India's wholesale price index increased by 5.09 percent on the year in July, down from 5.77 percent in June and below the consensus forecast of 5.24 percent. The index advanced 0.42 percent on the month, after an increase of 1.10 percent previously. Today's data follows the release earlier in the week of CPI data showing a similar fall in consumer inflation from 4.92 percent in June to 4.17 percent in July, closer to the mid-point of the Reserve Bank of India's target range of 2.0 percent to 6.0 percent.
The decline in WPI inflation in July was driven by food prices, which account for around 15 percent of the index. These dropped 2.16 percent on the year after rising 1.80 percent in June, with vegetable prices falling by 14.07 percent after an increase of 8.12 percent previously. Price gains strengthened in other major categories. The year-on-year increase in fuel and power prices (around 13 percent of the index) picked up from 16.18 percent in June to 18.10 percent in July, while inflation for manufactured products (around 64 percent of the total index) increased from 4.17 percent to 4.26 percent.
At their latest policy review, held earlier the month, the RBI's Monetary Policy Committee increased policy rates by 25 basis points, as they did in the previous meeting in June. Although officials' inflation forecasts are little changed from those made at the time of the June policy meeting, they identify several upside risks, including the prospect of increases in global oil prices and the potential impact on food prices of regional patterns in monsoonal rainfall. Public-sector wage increases and government-mandated price supports for key crops are also identified as factors that could push headline inflation higher than currently forecast.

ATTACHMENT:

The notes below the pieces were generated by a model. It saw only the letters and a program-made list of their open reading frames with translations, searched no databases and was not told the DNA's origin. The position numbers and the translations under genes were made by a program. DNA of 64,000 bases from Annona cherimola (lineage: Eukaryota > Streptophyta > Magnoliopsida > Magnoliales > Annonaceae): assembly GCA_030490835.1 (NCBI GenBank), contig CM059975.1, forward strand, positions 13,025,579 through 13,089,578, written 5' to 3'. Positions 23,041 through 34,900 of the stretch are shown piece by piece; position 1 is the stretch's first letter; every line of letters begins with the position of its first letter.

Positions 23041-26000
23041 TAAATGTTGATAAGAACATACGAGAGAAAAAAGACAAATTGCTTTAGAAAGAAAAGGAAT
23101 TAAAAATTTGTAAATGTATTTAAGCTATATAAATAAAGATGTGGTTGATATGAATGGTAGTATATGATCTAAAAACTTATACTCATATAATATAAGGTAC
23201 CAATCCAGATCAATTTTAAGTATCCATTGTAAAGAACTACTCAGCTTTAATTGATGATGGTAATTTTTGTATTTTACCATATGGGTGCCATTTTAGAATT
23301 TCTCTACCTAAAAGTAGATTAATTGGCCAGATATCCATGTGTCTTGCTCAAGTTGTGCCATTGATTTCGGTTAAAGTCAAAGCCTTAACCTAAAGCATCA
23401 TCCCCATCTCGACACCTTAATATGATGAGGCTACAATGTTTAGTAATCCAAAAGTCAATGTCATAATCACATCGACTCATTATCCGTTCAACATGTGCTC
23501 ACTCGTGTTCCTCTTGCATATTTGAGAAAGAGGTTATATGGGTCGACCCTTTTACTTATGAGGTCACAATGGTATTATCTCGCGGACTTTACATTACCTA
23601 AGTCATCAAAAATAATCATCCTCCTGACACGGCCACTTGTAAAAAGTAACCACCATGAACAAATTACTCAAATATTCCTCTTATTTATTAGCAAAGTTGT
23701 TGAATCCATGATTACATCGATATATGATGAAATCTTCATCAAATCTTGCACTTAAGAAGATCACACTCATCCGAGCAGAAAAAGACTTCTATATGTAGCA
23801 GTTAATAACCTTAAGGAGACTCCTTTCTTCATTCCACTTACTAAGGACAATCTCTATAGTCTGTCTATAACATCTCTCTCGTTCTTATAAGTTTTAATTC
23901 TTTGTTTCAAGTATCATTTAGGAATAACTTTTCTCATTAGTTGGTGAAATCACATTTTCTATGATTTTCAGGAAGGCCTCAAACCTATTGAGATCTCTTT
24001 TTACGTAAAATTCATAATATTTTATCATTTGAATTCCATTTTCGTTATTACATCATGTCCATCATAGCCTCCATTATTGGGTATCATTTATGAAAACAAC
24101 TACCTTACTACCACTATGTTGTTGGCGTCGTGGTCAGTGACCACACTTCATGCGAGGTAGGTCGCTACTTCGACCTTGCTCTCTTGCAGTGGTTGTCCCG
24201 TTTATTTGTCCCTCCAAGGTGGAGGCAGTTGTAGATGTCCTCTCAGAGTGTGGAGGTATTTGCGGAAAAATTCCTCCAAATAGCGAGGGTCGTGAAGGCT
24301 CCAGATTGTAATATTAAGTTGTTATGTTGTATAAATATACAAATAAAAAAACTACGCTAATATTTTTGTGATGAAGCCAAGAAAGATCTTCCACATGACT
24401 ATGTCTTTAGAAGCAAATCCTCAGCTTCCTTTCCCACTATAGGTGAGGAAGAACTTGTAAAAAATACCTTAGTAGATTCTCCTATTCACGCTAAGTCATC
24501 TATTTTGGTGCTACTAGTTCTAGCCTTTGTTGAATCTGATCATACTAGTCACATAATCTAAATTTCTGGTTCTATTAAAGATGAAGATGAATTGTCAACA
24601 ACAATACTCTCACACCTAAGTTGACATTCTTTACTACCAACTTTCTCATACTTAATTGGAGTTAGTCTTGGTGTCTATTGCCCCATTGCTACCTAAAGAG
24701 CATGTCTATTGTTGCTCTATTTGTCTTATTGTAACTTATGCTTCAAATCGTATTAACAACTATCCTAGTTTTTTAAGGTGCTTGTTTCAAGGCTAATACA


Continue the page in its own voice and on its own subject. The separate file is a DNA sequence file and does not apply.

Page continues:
Curbing price pressures is the clearly the main current priority for RBI officials, with recent rate hikes justified on the basis of their "commitment to achieving the medium-term target for headline inflation of 4.0 per cent on a durable basis". The fall in headline measures of inflation in July, if sustained in the next few months, may convince officials to leave policy rates on hold for now, with the next policy review scheduled for early October.